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20 July, 2017

The politics of the forgotten humanitarian crises in Yemen and Gaza

Millions of Yemenis are starving as Saudi Arabia continues to bomb the country, while the people of Gaza lack electricity and medical supplies due to a 10-year Israeli blockade. Both conflicts and the crises they have unleashed are tied to the U.S.’ arms industry’s unending pursuit of profit.

by Whitney Webb

Part 2 - Famine and disease devastating Yemen

Since 2015, Yemen has been in and out of the news following the beginning of a Saudi-led war against the popular Houthi political movement, which wrested power from former Yemeni President Abdrabbuh Mansur Hadi, who had been installed by the U.S. and the Saudis.

While many in the media suggest that the Houthis are allied with Iran and that the conflict is, therefore, a proxy war, Iran’s minimal involvement and the Saudi’s repeated targeting of civilian infrastructure and public gatherings suggest that this is a war against the Yemeni people, one quickly approaching genocide. More than 10,000 civilians have died in the conflict so far and 3 million have been displaced.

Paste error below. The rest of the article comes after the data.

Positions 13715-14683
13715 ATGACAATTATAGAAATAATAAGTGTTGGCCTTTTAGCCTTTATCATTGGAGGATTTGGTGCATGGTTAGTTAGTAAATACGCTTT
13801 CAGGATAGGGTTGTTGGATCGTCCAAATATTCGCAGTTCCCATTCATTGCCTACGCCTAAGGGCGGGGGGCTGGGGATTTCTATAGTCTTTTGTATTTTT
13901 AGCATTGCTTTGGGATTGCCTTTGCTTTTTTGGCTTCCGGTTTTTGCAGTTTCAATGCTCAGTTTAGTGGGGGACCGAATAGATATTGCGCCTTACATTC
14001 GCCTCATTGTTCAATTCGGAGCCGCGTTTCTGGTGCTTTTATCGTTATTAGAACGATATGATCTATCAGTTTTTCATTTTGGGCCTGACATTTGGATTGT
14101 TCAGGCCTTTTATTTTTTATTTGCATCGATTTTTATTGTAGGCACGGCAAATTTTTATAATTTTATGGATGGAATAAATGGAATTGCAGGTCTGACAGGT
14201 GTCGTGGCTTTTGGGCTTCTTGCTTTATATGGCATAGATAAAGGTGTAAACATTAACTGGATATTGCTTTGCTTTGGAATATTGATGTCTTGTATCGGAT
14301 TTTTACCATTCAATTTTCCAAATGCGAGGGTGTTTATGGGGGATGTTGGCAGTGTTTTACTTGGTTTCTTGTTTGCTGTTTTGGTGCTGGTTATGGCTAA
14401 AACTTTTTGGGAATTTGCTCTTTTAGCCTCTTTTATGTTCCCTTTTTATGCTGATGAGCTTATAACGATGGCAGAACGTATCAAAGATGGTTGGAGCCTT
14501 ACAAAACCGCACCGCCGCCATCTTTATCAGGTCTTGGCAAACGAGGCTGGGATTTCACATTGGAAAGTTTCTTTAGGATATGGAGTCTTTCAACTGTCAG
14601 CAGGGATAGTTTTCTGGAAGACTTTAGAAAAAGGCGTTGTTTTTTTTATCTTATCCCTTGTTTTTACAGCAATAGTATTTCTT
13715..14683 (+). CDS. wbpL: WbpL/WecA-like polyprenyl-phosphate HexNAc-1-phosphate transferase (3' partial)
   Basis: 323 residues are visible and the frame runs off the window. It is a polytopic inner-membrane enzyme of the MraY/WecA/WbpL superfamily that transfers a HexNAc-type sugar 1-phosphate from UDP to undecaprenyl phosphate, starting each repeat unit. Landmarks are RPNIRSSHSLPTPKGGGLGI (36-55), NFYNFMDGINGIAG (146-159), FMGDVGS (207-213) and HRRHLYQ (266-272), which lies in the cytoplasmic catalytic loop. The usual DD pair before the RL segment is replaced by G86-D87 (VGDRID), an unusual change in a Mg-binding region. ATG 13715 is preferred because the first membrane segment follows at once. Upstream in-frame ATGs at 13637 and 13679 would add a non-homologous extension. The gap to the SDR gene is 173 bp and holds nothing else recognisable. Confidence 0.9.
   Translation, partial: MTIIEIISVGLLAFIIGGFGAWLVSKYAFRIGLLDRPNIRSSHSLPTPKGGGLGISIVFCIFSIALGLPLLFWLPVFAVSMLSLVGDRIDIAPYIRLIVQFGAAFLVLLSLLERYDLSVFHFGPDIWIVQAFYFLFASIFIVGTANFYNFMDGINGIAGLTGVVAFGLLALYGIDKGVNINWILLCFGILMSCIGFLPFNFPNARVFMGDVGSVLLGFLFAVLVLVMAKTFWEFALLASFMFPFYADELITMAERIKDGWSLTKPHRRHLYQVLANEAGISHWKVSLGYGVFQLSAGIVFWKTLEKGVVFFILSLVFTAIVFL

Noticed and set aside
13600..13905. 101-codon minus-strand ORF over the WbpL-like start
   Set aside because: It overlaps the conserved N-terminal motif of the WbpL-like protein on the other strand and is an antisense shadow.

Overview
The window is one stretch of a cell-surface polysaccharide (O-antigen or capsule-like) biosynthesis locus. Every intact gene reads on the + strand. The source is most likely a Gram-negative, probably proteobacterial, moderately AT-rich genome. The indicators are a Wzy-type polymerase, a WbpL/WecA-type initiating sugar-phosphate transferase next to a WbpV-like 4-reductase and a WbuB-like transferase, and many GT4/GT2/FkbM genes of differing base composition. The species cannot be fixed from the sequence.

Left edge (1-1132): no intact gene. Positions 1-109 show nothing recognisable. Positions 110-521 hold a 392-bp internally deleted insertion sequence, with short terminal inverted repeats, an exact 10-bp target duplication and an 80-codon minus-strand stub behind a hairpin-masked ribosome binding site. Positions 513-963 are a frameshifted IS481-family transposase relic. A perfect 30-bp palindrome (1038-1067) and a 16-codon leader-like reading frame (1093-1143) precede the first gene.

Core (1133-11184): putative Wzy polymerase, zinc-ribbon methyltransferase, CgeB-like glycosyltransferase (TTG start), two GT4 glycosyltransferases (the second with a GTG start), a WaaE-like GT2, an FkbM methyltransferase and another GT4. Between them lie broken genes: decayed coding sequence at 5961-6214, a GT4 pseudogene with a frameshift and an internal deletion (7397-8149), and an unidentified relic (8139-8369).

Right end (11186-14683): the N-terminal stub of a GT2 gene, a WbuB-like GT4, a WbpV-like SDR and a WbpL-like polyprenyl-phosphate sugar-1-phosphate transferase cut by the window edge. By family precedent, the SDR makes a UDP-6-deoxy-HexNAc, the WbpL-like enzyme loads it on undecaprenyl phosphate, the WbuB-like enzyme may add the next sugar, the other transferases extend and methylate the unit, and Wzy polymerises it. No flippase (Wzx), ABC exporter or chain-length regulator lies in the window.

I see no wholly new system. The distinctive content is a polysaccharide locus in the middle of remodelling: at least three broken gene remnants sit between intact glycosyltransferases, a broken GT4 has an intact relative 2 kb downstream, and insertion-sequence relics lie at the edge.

The crisis in Yemen, which the International Rescue Committee has called the “largest humanitarian crisis of our time,” is not due only to Saudi-led military action against the embattled country. The Saudis and their coalition have blockaded Yemeni ports, preventing the entry of much-needed food, medicine, fuel and humanitarian aid.

As a result, 7 million Yemenis are facing starvation, many of them children. In addition, a lack of infrastructure, fuel and medicine has made it difficult to purify water, leading to a massive cholera outbreak that is now present in all regions of Yemen. The World Health Organization estimates that the disease is spreading at an astonishing rate of 5,000 new cases a day.

UN aid chief Stephen O’Brien told the UN Security Council this past Tuesday that “This cholera scandal is entirely man-made by the conflicting parties and those beyond Yemen’s borders who are leading, supplying, fighting and perpetuating the fear and the fighting.

Last May, more than 20 top international NGOs and aid organizations jointly called on the United States to recognize and help to end the crisis in Yemen. However, their calls for aid have done little to change the actual situation in the country.

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